Oil Price War Implications – The Big Picture – RSTV IAS UPSC

  • IASbaba
  • April 21, 2020
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The Big Picture- RSTV, UPSC Articles
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Oil Price War Implications


TOPIC: General Studies 3:

  • Indian Economy and issues relating to planning, mobilization of resources, growth, development and employment
  • Energy Security

In News: Global oil consumption is in free-fall, heading for the biggest annual contraction in history, as more countries introduce unprecedented measures to fight the coronavirus pandemic.

Travel bans, work-from-home policies, cancelled vacations and disrupted supply chains all mean reduced demand for fuel. As societies respond to the virus, oil demand — already hammered by China’s decision to shut down swaths of the economy — is falling further. 


  • Leaders from Russia, Saudi Arabia and the Organization of the Petroleum Exporting Countries (OPEC) announced a production cut of nearly 10 million barrels a day in hopes it would end an ongoing oil price war as oil consumption has plummeted worldwide amid the coronavirus pandemic.
  • U.S. Energy Secretary Dan Brouillette in a tweet called it a “historic deal” that will end “a price war that has caused unprecedented uncertainty in global oil markets.” President Donald Trump tweeted that the deal “will save hundreds of thousands of energy jobs in the United States.”
  • Reductions of 5m bpd are expected to come from other nations to help navigate the deepest oil crisis in decades.

Oil has been “disproportionately hit” by the coronavirus outbreak 

Oil prices have been forced downward due to major influences from both the demand and supply sides. The economic impact of the coronavirus outbreak will be “extremely negative” for oil prices, given it is “impossible to shut down a vast amount of demand without large and persistent ramifications to supply.”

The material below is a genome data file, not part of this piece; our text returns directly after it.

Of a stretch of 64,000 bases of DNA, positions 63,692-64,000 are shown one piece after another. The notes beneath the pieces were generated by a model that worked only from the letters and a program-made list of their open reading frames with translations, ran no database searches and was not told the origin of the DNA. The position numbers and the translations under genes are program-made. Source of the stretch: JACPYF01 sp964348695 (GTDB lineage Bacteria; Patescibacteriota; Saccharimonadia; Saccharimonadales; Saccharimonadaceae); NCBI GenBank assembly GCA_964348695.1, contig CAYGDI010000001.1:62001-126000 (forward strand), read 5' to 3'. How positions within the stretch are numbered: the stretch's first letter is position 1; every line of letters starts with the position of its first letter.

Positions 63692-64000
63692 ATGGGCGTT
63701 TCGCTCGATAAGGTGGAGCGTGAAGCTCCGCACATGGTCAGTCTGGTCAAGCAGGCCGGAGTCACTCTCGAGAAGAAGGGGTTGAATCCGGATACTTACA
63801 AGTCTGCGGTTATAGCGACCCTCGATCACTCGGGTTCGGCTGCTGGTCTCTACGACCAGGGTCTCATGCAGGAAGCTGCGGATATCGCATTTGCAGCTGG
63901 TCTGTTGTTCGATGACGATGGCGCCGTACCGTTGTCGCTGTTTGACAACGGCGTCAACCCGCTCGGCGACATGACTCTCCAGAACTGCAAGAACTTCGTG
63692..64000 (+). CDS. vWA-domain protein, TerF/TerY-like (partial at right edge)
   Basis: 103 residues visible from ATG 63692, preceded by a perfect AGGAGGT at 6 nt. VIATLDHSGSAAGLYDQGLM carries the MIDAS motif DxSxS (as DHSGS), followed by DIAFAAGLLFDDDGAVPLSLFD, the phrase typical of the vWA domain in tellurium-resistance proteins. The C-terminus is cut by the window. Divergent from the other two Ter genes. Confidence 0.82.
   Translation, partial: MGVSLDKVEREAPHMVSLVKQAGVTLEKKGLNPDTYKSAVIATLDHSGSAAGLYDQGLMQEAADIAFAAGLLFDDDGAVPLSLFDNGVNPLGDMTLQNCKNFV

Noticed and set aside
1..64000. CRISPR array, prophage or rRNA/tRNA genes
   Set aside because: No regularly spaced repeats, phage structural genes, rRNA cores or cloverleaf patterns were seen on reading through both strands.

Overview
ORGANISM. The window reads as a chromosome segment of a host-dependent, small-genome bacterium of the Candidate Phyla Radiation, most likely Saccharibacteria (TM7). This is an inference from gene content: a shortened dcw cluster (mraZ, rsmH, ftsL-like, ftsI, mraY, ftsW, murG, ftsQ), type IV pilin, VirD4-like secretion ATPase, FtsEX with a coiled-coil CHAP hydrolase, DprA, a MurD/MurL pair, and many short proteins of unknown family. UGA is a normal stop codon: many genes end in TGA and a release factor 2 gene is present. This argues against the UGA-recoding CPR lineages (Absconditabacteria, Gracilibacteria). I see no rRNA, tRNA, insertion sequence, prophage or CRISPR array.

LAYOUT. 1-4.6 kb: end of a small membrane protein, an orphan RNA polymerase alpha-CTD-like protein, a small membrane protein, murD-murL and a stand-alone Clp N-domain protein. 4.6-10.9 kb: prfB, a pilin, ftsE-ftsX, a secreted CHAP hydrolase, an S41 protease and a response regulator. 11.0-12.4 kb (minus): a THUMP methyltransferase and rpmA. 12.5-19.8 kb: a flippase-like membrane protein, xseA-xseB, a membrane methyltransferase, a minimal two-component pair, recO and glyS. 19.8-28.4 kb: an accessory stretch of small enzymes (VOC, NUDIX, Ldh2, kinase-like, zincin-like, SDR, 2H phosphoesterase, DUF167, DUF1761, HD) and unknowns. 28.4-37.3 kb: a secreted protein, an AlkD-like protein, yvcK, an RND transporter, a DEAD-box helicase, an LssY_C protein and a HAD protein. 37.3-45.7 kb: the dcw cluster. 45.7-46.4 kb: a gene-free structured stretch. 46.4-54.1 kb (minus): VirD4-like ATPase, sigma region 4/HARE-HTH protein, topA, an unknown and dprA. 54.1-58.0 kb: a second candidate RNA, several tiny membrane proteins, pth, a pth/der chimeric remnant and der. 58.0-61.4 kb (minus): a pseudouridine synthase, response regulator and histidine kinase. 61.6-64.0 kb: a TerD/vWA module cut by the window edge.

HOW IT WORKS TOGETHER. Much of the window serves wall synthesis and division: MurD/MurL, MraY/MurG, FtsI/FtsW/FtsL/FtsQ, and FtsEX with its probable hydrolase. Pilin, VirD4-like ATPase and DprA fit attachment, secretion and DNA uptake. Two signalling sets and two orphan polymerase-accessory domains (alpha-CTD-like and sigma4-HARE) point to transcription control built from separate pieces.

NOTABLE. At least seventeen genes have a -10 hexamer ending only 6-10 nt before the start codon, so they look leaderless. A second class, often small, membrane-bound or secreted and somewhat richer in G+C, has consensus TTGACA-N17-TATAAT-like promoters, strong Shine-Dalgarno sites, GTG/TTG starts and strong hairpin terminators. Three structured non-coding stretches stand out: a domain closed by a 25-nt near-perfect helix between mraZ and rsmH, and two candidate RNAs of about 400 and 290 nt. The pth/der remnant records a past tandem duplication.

Oil Price War: The market has had to contend with the twin shocks of the demand destruction caused by the coronavirus pandemic and the unexpected oil price war that erupted between producers Russia and Saudi Arabia (Click on the link under Must Read).

The Pandemic: Demand for crude oil and petroleum fuels has fallen worldwide because of the coronavirus pandemic across the world. China, the globe’s largest oil importer and a major driver of global demand, had been the worst affected until now. A global downturn in demand from transportation, not least in air travel, has eroded demand further.

Storage issue: The storage is also going to be an issue as there is small and limited spare capacity to contain it – contained within its production infrastructure, which for oil includes pipelines, ships, terminals, storage facilities, refineries, and distribution networks.

Employment in the times of Corona: Many oil companies have rushed to cut spending and some producers have already begun putting employees on furlough.

Global Policy: The demand shock has become so large and a balanced market would require a coordinated global production cut — a policy which appears impossible at this point, too late to stop the current surplus and far below other initiatives on the agenda right now

Must Read: Oil Market meltdown

Connecting the Dots:

  1. Carbon-based industries like oil today, sit in the cross-hairs as they have historically served as the cornerstone of social interactions and globalization, the prevention of which are the main defense against the virus. Critically comment.
  2. Will the coronavirus kill the oil industry and help save the climate? Discuss.
  3. What are the factors influencing the pricing of oil? Discuss.

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